The People’s Republic of Interactive Fiction met on Monday, September 27th, with a quorum of eight. (Apparently it’s fever season, as a couple of people stayed home sick.)
The most exciting news first, even if it’s only exploratorily exciting: the IF Theory Book project has been roused from a long hibernation. This is a collection of IF essays and articles that Emily Short began compiling back in 2001. It was never completed, due to publishing problems and general lack of time, and it’s been on a shelf for most of the years since then. Now, as Emily posted today, the PR-IF’s own Kevin Jackson-Mead has agreed to take over the effort. He has begun contacting the original contributors, in order to decide whether it’s worth moving forward again, with what revisions, and in what form.
In local IF-writing news, Jason McIntosh is finishing up his IFComp entry, and Kevin Jackson-Mead plans to pick up and complete his IntroComp entry Waker. Watch for progress and post-mortem blogging on The Gameshelf.
Aaron Reed’s new book, Creating Interactive Fiction with Inform 7, is out! A copy appeared at the meeting to prove it. (At least three copies, probably.) We discussed the book and how it works as a tutorial, as a programming example, and (perhaps) as a book for students. (Brendan Desilets declared that he would happily use it in a school course.) We also compared it to resources like Writing with Inform and Ron Newcomb’s Inform 7 for Programmers.
Also on the subject of manuals, Andrew Plotkin noted that he’s working on a new Unofficial Documentation Index of the Inform 7 manual. This is based Sean Barrett’s old doc index, but updated to the current I7 release. It’s not finished yet, but what exists is usable.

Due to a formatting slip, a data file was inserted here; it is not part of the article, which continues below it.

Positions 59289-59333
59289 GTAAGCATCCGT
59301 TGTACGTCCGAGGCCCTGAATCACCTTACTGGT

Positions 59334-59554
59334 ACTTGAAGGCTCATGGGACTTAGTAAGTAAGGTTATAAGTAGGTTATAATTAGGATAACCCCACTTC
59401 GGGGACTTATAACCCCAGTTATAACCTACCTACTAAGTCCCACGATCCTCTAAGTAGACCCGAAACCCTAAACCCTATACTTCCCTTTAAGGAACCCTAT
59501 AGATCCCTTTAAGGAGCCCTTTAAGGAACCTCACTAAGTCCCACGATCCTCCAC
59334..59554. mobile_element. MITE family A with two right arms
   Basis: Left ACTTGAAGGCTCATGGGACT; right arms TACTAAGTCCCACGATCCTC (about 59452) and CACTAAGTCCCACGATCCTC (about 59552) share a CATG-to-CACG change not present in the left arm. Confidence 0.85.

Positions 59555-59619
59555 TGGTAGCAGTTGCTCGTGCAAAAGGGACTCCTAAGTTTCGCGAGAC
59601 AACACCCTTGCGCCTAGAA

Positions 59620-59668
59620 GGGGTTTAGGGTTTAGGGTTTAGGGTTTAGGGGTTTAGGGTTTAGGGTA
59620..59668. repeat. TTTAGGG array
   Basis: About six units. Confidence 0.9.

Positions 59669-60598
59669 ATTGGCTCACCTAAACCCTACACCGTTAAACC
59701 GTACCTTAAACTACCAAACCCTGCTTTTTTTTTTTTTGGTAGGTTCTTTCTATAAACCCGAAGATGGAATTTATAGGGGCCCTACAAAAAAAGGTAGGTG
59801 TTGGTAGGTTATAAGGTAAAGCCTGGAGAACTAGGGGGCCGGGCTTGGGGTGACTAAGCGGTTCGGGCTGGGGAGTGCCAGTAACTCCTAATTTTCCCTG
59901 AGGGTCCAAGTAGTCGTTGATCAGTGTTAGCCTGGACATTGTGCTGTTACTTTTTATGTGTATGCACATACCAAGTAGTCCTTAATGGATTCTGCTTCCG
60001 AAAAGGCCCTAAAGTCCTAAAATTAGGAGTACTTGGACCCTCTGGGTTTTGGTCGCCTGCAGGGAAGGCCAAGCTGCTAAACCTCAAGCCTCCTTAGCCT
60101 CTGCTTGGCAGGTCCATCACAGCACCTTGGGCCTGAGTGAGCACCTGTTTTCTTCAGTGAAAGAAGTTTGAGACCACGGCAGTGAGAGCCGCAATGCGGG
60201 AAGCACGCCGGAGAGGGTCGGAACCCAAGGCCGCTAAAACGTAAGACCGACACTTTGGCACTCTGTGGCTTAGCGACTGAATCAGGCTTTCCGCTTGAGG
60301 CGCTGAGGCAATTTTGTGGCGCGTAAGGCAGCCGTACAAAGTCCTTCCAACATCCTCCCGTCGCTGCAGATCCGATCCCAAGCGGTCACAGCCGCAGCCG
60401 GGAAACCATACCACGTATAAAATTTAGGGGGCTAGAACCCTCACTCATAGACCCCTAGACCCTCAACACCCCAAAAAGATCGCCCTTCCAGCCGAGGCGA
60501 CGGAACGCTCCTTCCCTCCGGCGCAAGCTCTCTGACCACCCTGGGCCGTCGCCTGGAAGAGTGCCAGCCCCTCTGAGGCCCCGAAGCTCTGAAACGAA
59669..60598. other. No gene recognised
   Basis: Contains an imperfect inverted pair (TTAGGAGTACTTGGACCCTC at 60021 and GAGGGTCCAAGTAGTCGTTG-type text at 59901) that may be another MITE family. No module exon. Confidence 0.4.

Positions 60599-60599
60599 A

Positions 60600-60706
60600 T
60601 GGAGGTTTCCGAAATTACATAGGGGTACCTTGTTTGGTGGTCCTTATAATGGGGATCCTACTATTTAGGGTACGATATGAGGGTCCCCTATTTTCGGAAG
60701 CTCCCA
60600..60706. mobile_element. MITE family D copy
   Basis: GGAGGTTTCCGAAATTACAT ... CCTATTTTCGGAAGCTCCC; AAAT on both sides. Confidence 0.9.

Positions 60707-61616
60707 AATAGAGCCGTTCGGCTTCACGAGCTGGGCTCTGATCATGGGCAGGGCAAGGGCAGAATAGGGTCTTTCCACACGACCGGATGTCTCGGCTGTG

Andrew Plotkin gave a quick overview of the IF activity at PAX Prime in Seattle. (Summary: pig prints.)
In upcoming events, we have the Tufts Interactive Fiction Month. PR-IF folks are hosting several of its events. Nick Montfort is also giving a talk (Oct 16) at the Boston Book Festival, on the future of the novel — or whatever forms of literature the future hold. And for Halloween, we expect to run another IF play session: The Lurking Horror, followed by a tour of the appropriate areas of GUETech — I mean, MIT campus. Details to come.
Farther off, there’s the Cambridge Science Festival and PAX East 2011. We plan to run IF events at both. And finally, Nick suggested the idea of adding IF works to the Electronic Literature Directory. (Suspect and Winchester’s Nightmare are already listed.)